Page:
Before you venture out on vacation this summer, there are a few crucial items you may not even have on your to-do list. Huff/Post50 recently spoke with Dr. Ronald Adelman of Cornell University's Center for Aging Research and Clinical Care, who offered medical tips for post 50s getting ready to hit the road.
First, arrange to speak with your doctor before going away about medications, immunizations and activities that involve a great deal of exertion, said Dr. Adelman. Medical conditions won’t necessarily dash your vacation plans as long as you prepare accordingly. “You’re free to travel with all sorts of chronic medical conditions, you just need to adjust," said Dr. Adelman, who stressed that summer travel is all about prevention and hydration. "Vacation in the summer is wonderfully healthy. It's important to prepare for it."
Interested in some helpful travel tips for your summer vacation? Check out the slideshow below for Dr. Adelman's travel safety tips:
Review Your Medications
"When traveling it's important to know what medications you're on and to make sure that they don't cause a change in your behavior," said Dr. Adelman. Some medications may increase blood clotting, which could be troublesome on a long flight or on a vacation where you aren't moving as much, according to Dr. Adelman. "Arrange to get a bulkhead or aisle seat so you can get up, walk, and stretch. Also, avoid crossing your legs -- it increases the likelihood of clots."
See A Travel Medical Specialist
"A travel medical specialist can really understand where you're going and what you'll need if you change your itinerary," said Dr. Adelman. Proper immunization is important before going away, according to Dr. Adelman. "You need to be strict about where you're going," said Dr. Adelman. "If you take a side trip you have to be sure you're properly immunized. You need to make sure you adequately brainstorm where the possible trip might lead you with a travel doctor." Travel medical specialists, as well as information on vaccinations, can be found at the <a href="http://wwwnc.cdc.gov/travel/page/travel-clinics.htm" target="_hplink">Centers for Disease Control and Prevention</a>, which also lists resources for health departments by state. Travelers can access lists of travel medical specialists by country, city, or clinic name through the <a href="http://www.istm.org/WebForms/SearchClinics/Default.aspx?SearchType=Advanced" target="_hplink">International Society of Travel Medicine</a>, or by country or state/province through <a href="http://www.astmh.org/source/ClinicalDirectory/" target="_hplink">The American Society of Tropical Medicine and Hygiene</a>.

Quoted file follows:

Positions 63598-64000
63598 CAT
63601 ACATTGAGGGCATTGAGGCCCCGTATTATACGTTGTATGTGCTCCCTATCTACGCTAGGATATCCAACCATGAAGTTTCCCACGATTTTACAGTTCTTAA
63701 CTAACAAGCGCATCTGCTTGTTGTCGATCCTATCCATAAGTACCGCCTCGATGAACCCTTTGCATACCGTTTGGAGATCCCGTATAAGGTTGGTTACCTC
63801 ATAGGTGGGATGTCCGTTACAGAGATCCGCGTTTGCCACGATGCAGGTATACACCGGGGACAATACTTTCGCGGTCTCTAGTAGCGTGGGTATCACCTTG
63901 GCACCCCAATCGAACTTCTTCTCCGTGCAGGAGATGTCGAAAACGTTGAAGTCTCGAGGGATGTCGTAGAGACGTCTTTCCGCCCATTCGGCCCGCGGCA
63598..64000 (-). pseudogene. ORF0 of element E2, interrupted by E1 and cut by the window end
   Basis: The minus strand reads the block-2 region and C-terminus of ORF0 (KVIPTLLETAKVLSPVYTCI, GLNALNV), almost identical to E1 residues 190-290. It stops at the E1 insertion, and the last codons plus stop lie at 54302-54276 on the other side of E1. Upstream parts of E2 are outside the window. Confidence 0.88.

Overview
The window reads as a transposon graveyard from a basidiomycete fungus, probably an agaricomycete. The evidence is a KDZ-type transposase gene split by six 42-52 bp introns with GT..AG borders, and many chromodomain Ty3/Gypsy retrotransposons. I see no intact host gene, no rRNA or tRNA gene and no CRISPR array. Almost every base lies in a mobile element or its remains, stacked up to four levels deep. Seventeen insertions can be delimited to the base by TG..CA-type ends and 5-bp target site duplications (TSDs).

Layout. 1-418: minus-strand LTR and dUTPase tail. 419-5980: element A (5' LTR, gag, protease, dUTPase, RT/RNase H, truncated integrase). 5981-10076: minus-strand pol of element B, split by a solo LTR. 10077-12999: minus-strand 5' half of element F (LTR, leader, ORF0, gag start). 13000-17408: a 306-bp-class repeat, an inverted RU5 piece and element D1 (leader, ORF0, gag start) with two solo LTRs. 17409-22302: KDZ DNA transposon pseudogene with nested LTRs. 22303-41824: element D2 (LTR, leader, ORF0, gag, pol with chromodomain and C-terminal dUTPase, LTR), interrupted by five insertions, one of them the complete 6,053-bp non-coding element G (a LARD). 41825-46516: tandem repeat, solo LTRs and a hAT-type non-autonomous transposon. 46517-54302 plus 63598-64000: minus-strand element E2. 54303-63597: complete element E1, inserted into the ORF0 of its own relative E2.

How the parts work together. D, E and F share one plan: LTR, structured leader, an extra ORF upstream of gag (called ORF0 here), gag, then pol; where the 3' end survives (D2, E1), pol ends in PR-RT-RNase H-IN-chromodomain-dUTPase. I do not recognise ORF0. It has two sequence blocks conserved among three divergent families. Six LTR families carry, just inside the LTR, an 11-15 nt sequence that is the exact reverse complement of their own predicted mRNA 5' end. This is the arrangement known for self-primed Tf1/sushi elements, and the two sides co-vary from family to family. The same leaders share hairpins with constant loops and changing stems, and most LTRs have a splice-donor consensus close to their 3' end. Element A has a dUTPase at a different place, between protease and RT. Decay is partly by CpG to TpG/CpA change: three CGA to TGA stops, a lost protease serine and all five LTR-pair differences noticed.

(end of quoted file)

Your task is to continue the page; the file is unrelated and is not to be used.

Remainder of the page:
Get A Dental Checkup
Finding a dentist while on vacation could prove to be a difficult process, according to Dr. Adelman, who suggests making a trip to the dentist before leaving a priority. "Make sure you go to your dentist and get a dental checkup," said Dr. Adelman. "You really don't want to need emergency dental care while you're away."
Bring Updated Medical Data
Dr. Adelman suggests vacationers take with them a list of all of their medications and medical conditions. "Bring a copy of your EKG if you have a heart condition," Dr. Adelman said, adding that if you suffer a chest ailment, the data will be helpful for doctors to make comparisons. "Ask for essential copies of tests. If you were hospitalized, obtain a report of what that involved. It's nice to have the most updated information."
It's important to drink a lot of water, especially if you're on a diuretic and taking a flight, according to Dr. Adelman. "In flights you get dehydrated easily," said Dr. Adelman, who adds that vacationers should generally avoid alcohol on flights, as well. He also advises to know where you can drink untreated water while away. "Be aware as we age we don't feel thirst in the same ways," said Dr. Adelman. "If you're walking in a brutally hot area, make sure you replete with water constantly. Even if you're not feeling thirst, you should constantly be drinking."
Know Your Limits
It's important to know your own physical limitations, according to Dr. Adelman, adding that vacationers should plan trips where they can have a place to stop, rest, and cool off if needed. "Don't be pushed by group pressure," said Dr. Adelman. "People have to be smart. This doesn't mean you can't go on vacation, just be wise about your capacity. Make your needs known and be very explicit."